Ryan: “Yeah, it was wild. The Disney gig had been this big, recognizable thing… but it was short-term. This was a long-term position on a successful TV show. No one in America had ever heard of it, but it was one of the top-rated shows in France and Singapore. Suddenly I was doing what I loved, getting paid very well, and growing as a Director. Then, we sold the show to the Kids WB in America and everything got real.”

Q: Did you love directing kids’ TV?

Ryan: “The saying in production is Never Work With Children or Animals. However, I loved it and was good at it. I love kids. They crack me up, they make production days fun, and you form special bonds when you work together for as long as we did. The kids on the show were like family to me. I loved them. Their parents? Well… let’s just say parents who serve as their kids’ agents are really interesting people. The family dynamic becomes business-oriented, which at a young age, places a lot of strain on young people. Being around that and spending all day making jokes for a young audience made me realize I needed something to balance out my work so I could stay passionate about production. So I started working on a lot of indie horror films.”

Q: That is quite different from kids’ TV. How did you balance that?

Ryan: “It was actually quite humorous. I love horror films! I was working as an AD or producer on these super dark films for short periods of time, and then would go to Gagsters to make corny jokes with kids dressed in bright-colored outfits. It was like going to a heavy metal concert and then heading to the suburbs to bake muffins. There was one day on set for a film I was doing where there was a severed kids’ arm the police find by the river, and later that day I was filming for Gagsters just a few hundred feet away. I am good at compartmentalizing, but that was a weird day for sure. Once we sold Gagsters to Warner Brothers, we decided it was time to wrap up production. The kids were older, we were running out of prank ideas, and it was time to move on to new things. So I started doing commercial work to ensure I had a regular paycheck and replace the missing comradery I had from the TV show.”

Q: Did you like making commercials?

Ryan: “I loved it! It was all the parts of production I loved from TV, except now the theme and content changed from week to week. It allowed me to be much more creative, and there was always something new to figure out. I started working for an advertising company in New York called Wolfe Doyle Advertising, which is where I started shifting from directing to producing. I did commercials for AOL, Victoria’s Secret, Dish, and others. I was still very production-focused at that time. I was realizing I was less interested in making movies and more interested in the commercial world and marketing. I started doing freelance producing for another agency in town called Visual Goodness, they were more focused on online experiences and 3D animation at the time. When we started doing video production, it was like every company in New York wanted to work with us. It just snowballed. We did an ad campaign for Philips Norelco and then, the phones started ringing. I shifted almost entirely into a Producer role and really focussed on Line-Producing — managing the daily operations of a production and overseeing the finances. I loved it. Our clients included Bank of America, American Express, Hershey’s, Estee Lauder, Geico, and countless others. It was during this time that I became more client-facing and working on the strategy side as well as the production side. I loved working with clients directly, strategizing how to achieve goals, and using production tactics to meet and exceed goals.”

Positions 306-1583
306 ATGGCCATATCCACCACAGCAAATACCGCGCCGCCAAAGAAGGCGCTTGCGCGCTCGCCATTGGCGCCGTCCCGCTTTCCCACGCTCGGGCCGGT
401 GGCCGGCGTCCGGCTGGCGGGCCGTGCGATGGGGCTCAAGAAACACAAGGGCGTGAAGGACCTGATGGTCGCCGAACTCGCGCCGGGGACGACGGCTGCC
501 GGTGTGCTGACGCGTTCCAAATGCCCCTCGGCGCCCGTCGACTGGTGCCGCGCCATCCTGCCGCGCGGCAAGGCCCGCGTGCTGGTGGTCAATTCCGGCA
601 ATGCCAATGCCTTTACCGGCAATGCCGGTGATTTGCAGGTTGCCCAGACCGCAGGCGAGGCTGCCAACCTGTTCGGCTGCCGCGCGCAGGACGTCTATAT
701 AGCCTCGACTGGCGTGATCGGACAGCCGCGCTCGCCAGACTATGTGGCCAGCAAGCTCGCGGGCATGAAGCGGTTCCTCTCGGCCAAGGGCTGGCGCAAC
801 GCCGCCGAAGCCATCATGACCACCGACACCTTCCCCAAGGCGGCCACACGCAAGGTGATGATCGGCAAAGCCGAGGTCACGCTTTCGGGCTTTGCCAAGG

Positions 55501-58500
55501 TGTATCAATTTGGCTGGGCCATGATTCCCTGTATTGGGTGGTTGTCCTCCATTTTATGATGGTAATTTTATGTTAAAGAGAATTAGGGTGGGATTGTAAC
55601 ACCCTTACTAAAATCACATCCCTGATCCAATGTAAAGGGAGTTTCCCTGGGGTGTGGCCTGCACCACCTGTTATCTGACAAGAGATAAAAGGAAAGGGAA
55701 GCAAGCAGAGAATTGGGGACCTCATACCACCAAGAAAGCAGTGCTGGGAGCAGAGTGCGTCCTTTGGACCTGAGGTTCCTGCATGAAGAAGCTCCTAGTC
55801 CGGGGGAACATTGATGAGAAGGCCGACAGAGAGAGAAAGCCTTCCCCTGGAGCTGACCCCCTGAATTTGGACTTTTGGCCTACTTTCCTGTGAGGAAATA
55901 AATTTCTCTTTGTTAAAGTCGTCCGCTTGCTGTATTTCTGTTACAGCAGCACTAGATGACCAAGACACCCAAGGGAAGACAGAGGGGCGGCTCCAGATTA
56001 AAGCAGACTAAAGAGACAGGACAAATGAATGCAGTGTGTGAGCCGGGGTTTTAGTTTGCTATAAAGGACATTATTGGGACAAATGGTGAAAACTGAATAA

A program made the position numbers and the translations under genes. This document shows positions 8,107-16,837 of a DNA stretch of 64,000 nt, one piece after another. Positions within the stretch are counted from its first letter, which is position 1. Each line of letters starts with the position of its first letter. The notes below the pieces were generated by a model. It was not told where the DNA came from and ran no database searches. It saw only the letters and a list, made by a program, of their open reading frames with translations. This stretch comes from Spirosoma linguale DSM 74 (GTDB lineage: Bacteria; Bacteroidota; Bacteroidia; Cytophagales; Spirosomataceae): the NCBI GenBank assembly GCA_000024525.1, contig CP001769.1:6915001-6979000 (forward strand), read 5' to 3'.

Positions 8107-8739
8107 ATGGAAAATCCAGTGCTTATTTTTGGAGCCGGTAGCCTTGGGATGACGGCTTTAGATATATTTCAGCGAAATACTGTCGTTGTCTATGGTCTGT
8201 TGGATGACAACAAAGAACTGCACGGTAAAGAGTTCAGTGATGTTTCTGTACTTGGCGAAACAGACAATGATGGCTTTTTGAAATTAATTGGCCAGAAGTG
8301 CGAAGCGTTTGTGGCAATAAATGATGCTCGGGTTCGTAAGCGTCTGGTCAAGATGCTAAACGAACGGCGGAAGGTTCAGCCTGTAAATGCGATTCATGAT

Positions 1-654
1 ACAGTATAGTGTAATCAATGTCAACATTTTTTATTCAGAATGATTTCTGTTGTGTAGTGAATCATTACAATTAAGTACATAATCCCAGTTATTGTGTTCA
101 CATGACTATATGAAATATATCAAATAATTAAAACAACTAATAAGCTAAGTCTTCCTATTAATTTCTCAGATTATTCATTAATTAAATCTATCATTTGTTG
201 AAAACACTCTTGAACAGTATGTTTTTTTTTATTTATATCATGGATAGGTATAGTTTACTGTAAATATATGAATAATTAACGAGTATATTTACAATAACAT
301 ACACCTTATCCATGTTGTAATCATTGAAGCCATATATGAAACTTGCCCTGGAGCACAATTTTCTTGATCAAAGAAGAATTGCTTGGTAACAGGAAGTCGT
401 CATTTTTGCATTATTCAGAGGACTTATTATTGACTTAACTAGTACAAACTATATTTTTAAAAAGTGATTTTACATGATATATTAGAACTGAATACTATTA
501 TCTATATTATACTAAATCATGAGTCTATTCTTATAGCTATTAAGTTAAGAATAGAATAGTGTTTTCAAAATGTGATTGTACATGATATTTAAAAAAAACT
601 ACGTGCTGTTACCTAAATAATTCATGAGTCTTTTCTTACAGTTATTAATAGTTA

Q: What was your favorite project during this time period?

Ryan: “Oh man, that’s tough. I got to work with Martin Scorsese for a hot minute. I did work with agencies like Organic, Tribal DDB, and TracyLocke. I formed relationships with so many amazing people and experienced so many things. But the one that stands out was doing the product launch for Hershey’s Ice Breakers Sours, that was an experience of a lifetime. We spent 2 weeks in Cancun, Mexico during Spring Break 2007 filming an online reality TV show about college kids on the beach having fun. Each day viewers voted on their favorite videos culminating in the winning 2 people getting to star in a national broadcast commercial. Oh, the stories I could tell from those 2 weeks! It was amazing, exhausting, frustrating, exhilarating, humbling, hilarious, and terrifying. The team won a Silver MIXX Award for that campaign and the people on that crew are people I love and respect, we’ve stayed friends for many years. But when it was over, I could tell I was hungry for something else. I had seen so much through the eyes of the client, agency, and production house. To me, it looked like a broken system. It was bloated, expensive, and antiquated. The industry seemed like it was cannibalizing itself and getting ready to implode. When you sense a change coming you can do 2 things: (A) Resist and trudge forward, or (B), embrace it and be a change agent for the future. I chose change.”